07 30 2016
  2:13 am  
     •     
read latest

breaking news

The Wake of Vanport

CHICAGO (NNPA) - Neighborhood and school rivalries have been going on in Chicago for decades, yet the Chicago Public Schools continue to break up boundaries by closing schools and mixing longtime rival students together, sometimes with deadly results. That's the assessment from dozens of community leaders, parents and students who say CPS officials have not listened to the community and African American kids are being put at risk.
The criticism of CPS policies has been going on for years and again was brought to the forefront after hundreds of people descended on Fenger High School, days after a brawl left one student dead, several others injured, and two students charged with murder. Four teenagers in all are charged with first degree murder for the beating death of Derrion Albert. The Fenger High School honor student was savagely beaten last week by a mob of people on the city's far South Side as he was on his way home and walked into the middle of a large fight. His funeral was held on Saturday.
Rev. Victory Grandberry is a member of Fenger's Local School Council. He and others are specifically blaming CPS administrators for creating the violent climate at Fenger. He said changing the status of what used to be Carver High School to a military academy has made the situation at Fenger chaotic. Grandberry said there are now about 1,300 students at Fenger and only 500 at Carver, which is operating well below its capacity, while Fenger is busting at the seams.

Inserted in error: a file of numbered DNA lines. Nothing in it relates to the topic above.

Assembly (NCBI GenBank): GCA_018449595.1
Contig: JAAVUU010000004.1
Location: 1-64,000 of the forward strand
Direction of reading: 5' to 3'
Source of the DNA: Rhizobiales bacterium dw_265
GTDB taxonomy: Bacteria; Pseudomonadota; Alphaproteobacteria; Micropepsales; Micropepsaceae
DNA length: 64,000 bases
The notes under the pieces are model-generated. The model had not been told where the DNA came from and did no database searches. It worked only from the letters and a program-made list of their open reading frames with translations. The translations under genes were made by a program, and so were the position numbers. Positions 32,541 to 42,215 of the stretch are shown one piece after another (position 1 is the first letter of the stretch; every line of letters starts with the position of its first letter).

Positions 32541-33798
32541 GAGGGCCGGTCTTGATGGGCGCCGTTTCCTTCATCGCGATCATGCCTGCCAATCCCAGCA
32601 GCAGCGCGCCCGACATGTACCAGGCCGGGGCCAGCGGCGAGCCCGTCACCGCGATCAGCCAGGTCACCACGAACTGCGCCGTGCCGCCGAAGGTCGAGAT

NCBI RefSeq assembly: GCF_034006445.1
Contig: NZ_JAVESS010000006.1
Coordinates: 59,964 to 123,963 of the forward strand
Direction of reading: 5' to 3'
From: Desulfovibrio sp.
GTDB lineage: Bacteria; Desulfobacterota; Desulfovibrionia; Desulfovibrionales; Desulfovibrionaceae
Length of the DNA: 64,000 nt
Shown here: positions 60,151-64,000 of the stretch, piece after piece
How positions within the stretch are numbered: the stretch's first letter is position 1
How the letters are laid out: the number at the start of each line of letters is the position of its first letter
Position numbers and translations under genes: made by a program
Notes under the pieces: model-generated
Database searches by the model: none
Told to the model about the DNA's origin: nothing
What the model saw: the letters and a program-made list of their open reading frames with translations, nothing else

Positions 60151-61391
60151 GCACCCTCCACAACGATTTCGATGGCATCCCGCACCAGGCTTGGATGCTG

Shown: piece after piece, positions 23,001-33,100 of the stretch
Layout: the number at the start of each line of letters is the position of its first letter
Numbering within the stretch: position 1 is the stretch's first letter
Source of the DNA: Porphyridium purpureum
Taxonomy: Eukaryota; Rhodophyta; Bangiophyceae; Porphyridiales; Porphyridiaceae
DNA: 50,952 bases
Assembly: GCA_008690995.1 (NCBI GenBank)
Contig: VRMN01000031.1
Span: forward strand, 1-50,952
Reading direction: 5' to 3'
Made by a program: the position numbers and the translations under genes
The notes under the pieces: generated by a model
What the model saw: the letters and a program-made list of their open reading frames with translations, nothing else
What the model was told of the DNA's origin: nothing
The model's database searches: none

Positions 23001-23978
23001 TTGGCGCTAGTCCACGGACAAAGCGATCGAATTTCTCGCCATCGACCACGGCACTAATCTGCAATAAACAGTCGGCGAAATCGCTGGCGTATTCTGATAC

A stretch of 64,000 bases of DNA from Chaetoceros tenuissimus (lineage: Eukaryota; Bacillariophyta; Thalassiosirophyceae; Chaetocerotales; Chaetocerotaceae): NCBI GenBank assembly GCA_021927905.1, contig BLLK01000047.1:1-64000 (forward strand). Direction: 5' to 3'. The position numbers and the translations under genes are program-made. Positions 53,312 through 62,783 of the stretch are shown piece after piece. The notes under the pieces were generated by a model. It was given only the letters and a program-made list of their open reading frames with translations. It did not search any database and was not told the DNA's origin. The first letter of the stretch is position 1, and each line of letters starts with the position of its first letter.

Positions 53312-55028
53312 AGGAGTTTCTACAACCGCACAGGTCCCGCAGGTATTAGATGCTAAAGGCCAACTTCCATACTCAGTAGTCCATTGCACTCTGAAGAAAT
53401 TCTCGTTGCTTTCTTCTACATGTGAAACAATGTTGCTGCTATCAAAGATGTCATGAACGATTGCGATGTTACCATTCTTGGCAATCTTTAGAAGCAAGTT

"This has been going on for some time," a frustrated Grandberry told reporters and added he received an anonymous text message that there would be more violence at the school in the days to come. "I've been on the LSC for eight years and violence within the school has always been a problem. The solution is instead of the Board of Education making Fenger a turnaround school, maybe they should meet with the community more and see what the needs are. The kids who live in Altgeld Gardens, send them to Carver."
Several people the Crusader spoke to agreed with Grandberry's suggestion. For nine years, Theodore Boone was a teacher at Carver Middle School, which served as the feeder school for Carver High. Now a teacher at Shoop Elementary, which is ironically blocks away from Fenger, Boone said he see a lot of his former students from Carver Middle attending Fenger and they always complain about how they are being harassed.
"In 2004 Carver became a military academy with a strict discipline structure and an application process to enter. Once they made that transfer, a lot of the kids who couldn't pass the exam to go to Carver Military, their feeder school became Fenger," Boone explained. "So now you have a discrepancy between neighborhoods. These kids have seen me numerous times and told me about the security risks they are facing. They said they are always getting jumped at 111th and Michigan or 111th and Wallace as they try to board the CTA bus to go home. Some of them couldn't even participate in sports or other activities after school due to the threat of gangs or fear of being jumped. If you're not going to let them attend Carver, it would have made more sense to send them to Corliss, which is closer."